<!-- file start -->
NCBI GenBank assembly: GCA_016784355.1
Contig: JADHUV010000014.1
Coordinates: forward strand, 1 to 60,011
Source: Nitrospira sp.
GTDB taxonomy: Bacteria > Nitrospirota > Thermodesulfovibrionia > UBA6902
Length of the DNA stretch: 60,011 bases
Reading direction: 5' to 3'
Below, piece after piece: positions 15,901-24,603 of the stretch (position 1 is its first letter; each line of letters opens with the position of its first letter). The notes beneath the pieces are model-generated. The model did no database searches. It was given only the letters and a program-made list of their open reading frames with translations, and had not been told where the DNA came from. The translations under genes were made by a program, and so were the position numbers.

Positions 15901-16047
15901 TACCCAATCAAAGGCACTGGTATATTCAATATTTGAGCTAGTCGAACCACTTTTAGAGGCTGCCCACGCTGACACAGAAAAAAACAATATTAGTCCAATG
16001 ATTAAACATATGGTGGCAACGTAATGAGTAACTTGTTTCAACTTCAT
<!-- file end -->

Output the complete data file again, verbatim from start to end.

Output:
NCBI GenBank assembly: GCA_016784355.1
Contig: JADHUV010000014.1
Coordinates: forward strand, 1 to 60,011
Source: Nitrospira sp.
GTDB taxonomy: Bacteria > Nitrospirota > Thermodesulfovibrionia > UBA6902
Length of the DNA stretch: 60,011 bases
Reading direction: 5' to 3'
Below, piece after piece: positions 15,901-24,603 of the stretch (position 1 is its first letter; each line of letters opens with the position of its first letter). The notes beneath the pieces are model-generated. The model did no database searches. It was given only the letters and a program-made list of their open reading frames with translations, and had not been told where the DNA came from. The translations under genes were made by a program, and so were the position numbers.

Positions 15901-16047
15901 TACCCAATCAAAGGCACTGGTATATTCAATATTTGAGCTAGTCGAACCACTTTTAGAGGCTGCCCACGCTGACACAGAAAAAAACAATATTAGTCCAATG
16001 ATTAAACATATGGTGGCAACGTAATGAGTAACTTGTTTCAACTTCAT